September 19, 2018
Florence, Italy
© M. Louise (MacBeath) Barbour/Fundy Blue
All Rights Reserved

When you visit the churches and museums of Italy to see the religious art,
you quickly realize there are common events depicted over and over by incredible artists:  
the Annunciation, Madonna and Child, the Crucifixion, Christ in Heaven, 
and assorted wealthy patrons of the arts
looking for grace and redemption by supporting the artists.
Below are a few more of my favorite frescos and paintings.

Bearing of the Cross
Fresco by Andrea Bonaiuto 1366-67
The Spanish Chapel, 
Santa Maria Novella, Florence
Florence, Italy
September 17, 2018
© M. Louise (MacBeath) Barbour/Fundy Blue
All Rights Reserved

The central portion of the painting The Dead Christ 
by Jacopo Robusti called Tintoretto (1592-1594) 
Senate Chamber in the Doge's Palace 
Venice, Italy.
September 17, 2018
© M. Louise (MacBeath) Barbour/Fundy Blue
All Rights Reserved

Mourning the Dead Christ by Giotto, ca 1305
The Scrovegni Chapel
Padua, Italy.
September 15, 2018
© M. Louise (MacBeath) Barbour/Fundy Blue
All Rights Reserved

Coronation of the Virgin
Upper Facade (completed between 1360 and 1370)
Metropolitan Cathedral of Saint Mary of the Assumption
Siena, Italy
September 20, 2018
© M. Louise (MacBeath) Barbour/Fundy Blue
All Rights Reserved

The Location of the Coronation of the Virgin
Metropolitan Cathedral of Saint Mary of the Assumption
Siena, Italy
September 20, 2018
© M. Louise (MacBeath) Barbour/Fundy Blue
All Rights Reserved

This post was part of my friend's Rain's Thursday's Art Date.

I hope all is well with each of you!

Till next time ~
Fundy Blue

On the Bay of Fundy
© M. Louise (MacBeath) Barbour/Fundy Blue
All Rights Reserved


1.  Steve Balsamo:

2.  Sara Bareilles & Sir Andrew Lloyd Webber:
     I Don’t Know How to Love Him

3.  Jesus Christ Superstar (1973):
       Damned For All Time

4.  Ben Forester, Melanie C, and Tim Minchin:
     Everything's Alright

Tuesday, July 27, 2021

"Laws of Nature" by Jacqui Murray


Today I am happy to participate in my friend
Jacqui Murray's Virtual Book Blast
for her new book Laws of Nature.

A boy blinded by fire. 
A woman raised by wolves. 
An avowed enemy offers help ...

I've been a fan of Jacqui's excellent prehistoric fiction since I read
Survival of the Fittest, the first novel in her Crossroads Trilogy.
It featured Xhosa, a female Homo erectus, who lived 850,000 years ago.
The novel was a great story filled with unforgettable characters in a wonderfully
recreated Pleistocene world grounded in careful research and scientific fact.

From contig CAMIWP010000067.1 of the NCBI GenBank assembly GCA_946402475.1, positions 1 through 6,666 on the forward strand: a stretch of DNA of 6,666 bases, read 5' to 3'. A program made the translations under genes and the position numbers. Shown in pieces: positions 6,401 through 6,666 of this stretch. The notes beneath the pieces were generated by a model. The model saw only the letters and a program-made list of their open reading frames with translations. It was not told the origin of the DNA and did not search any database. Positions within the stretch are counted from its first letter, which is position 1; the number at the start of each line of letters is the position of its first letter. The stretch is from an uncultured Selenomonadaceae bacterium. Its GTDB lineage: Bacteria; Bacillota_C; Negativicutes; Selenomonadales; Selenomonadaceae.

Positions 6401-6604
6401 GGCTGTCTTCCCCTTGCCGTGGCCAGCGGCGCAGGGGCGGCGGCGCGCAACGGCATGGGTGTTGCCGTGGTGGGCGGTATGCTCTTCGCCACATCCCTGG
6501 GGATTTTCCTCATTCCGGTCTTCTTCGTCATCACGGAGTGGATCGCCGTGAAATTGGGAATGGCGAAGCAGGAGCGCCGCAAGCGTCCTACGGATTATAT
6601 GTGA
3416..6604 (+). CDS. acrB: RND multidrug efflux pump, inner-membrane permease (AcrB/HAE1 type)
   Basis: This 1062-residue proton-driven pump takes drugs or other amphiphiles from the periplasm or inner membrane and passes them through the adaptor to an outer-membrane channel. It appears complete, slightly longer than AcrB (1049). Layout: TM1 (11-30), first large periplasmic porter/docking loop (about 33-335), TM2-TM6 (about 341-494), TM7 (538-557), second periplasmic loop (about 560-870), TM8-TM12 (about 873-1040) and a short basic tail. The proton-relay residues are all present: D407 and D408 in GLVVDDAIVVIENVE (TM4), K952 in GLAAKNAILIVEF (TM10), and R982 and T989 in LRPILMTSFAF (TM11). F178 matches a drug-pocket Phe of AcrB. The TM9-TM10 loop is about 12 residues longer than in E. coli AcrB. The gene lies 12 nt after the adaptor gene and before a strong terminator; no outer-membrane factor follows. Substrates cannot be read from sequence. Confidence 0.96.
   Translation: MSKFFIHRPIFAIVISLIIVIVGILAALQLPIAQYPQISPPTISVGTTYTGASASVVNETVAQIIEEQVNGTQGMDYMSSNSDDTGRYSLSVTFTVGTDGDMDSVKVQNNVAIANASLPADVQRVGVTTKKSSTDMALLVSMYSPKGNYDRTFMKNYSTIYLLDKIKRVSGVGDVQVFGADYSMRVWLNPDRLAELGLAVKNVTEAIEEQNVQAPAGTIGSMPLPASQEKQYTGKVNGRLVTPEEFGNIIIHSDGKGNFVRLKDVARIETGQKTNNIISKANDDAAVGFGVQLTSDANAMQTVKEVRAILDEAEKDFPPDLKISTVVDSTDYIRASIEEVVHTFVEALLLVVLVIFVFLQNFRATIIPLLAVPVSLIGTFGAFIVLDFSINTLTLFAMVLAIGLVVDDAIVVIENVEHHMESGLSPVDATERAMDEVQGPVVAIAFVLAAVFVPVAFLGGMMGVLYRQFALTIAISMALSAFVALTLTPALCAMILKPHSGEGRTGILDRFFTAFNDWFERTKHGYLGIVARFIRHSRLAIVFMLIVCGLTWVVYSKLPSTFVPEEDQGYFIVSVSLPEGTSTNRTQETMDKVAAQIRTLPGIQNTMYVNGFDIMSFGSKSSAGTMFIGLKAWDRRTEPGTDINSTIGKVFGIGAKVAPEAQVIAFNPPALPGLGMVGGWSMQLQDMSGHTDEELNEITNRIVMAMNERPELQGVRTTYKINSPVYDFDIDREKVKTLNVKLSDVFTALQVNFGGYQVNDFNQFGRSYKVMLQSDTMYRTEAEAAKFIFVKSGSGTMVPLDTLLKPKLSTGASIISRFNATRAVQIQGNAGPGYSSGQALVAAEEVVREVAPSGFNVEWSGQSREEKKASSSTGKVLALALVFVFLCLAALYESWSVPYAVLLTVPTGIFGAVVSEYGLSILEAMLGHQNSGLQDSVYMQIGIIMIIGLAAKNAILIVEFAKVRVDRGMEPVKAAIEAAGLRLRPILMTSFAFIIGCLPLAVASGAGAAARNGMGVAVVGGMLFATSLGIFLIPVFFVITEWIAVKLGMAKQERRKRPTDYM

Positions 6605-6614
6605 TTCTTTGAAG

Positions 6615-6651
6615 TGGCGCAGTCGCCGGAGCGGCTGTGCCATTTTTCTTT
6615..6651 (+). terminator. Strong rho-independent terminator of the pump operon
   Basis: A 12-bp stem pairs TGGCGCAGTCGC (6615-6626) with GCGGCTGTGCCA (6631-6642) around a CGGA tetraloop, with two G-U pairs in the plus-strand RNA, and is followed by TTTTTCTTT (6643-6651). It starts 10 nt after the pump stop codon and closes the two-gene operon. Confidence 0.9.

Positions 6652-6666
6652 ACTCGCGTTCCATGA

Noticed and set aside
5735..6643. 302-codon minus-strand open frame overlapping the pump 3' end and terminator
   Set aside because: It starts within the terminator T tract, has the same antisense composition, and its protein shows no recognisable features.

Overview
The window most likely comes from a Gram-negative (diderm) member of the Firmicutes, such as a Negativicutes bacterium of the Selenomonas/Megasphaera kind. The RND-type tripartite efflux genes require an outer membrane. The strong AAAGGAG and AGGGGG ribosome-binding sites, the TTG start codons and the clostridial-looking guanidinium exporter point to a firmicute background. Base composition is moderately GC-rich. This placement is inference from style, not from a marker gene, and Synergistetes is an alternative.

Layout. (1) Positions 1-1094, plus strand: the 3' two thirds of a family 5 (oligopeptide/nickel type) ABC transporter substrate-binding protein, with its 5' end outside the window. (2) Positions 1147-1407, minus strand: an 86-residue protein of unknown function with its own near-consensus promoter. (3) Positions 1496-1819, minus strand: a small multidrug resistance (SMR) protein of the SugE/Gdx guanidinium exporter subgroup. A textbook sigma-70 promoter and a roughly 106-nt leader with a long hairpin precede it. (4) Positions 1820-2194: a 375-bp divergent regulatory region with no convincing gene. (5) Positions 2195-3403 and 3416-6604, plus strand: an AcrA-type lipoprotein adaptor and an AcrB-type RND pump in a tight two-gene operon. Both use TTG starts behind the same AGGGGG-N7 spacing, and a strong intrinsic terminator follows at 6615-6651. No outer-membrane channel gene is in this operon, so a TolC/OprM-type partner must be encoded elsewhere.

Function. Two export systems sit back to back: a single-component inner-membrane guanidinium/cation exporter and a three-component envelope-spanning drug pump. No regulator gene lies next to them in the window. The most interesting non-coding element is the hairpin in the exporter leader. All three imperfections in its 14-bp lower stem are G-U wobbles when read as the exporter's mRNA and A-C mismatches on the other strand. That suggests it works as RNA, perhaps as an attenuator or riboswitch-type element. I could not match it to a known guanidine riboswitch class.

So I was very excited to delve into Jacqui's Dawn of Humanity Trilogy
with the release of the second book in the series:  Laws of Nature.
This novel is set deeper in time, 1.8 million years ago at the dawn of the Pleistocene.
It features another strong and determined female protagonist, Lucy, a Homo habilis.
She and her kind were the first of our own genus Homo.

Jacqui masterfully brings Lucy and her African world alive.
Everything is based on thorough research,
but it is the storyteller in Jacqui that makes this novel compelling.
Lucy, her fellow hominids, and the incredible animals of this time
will stay with you long after you finish the book.

As a host, I had the opportunity to ask Jacqui a couple of questions about her book:
1.  What is Lucy’s relationship with animals?
Lucy and her kind considered animals the alpha in their environs. They believed them like themselves—able to plan, make tools, and evaluate circumstances—and treated as respected equals, maybe even superior because of their strength and dominance. Because of this attitude, animals and man thrived together.

2.  Prehistoric fiction sounds boring. 
     (Said Louise never, but I was curious to see what Jacqui would say.)
Not at all. I used to call the Man vs. Nature trilogies “prehistoric thrillers” because the stories share many traits found in that genre—flawed super-heroes, death-defying events, a small group entrusted to save the world despite impossible circumstances. If you like thrillers, you’ll like these prehistoric fiction trilogies. The stories aren’t about grunting cavemen who beat their enemies with clubs. It’s about the evolution of what makes us human—culture, art, body adornments, religion, decision-making, problem-solving, and more. The trilogy, Dawn of Humanity, and this story specifically deal with the nascence of those characteristics. Without claws, sharp teeth, and thick skin, we relied on our developing big brains to outsmart enemies. That’s what I focus on.

And, unless you define “boring” as spending most of their daylight searching for food, fighting for their lives, and sleeping, their lives weren’t boring either. Those “needs”—the lowest in Maslow’s Hierarchy of Needs—consumed most of their time but not all. They possessed curious minds (which arguably, Boah’s pre-Homo genus and Ump’s proto-wolf kind lacked), asked questions, wondered why, and made decisions based on thoughtful consideration rather than instinct. Both Lucy’s and Xha’s kinds are hundreds of thousands of years from discovering the beauty of art, music, poetry, and abstract concepts but because their brains were evolving the ability to handle those advanced concepts, I show how some of them might have begun.

In this second of the Dawn of Humanity trilogy, the first trilogy in the Man vs. Nature saga, Lucy and her eclectic group escape the treacherous tribe that has been hunting them and find a safe haven in the famous Wonderwerk caves in South Africa. Though they don’t know it, they will be the oldest known occupation of caves by humans. They don’t have clothing, fire, or weapons, but the caves keep them warm and food is plentiful. But they can't stay, not with the rest of the tribe enslaved by an enemy. To free them requires not only the prodigious skills of Lucy's unique group--which includes a proto-wolf and a female raised by the pack--but others who have no reason to assist her and instinct tells Lucy she shouldn't trust.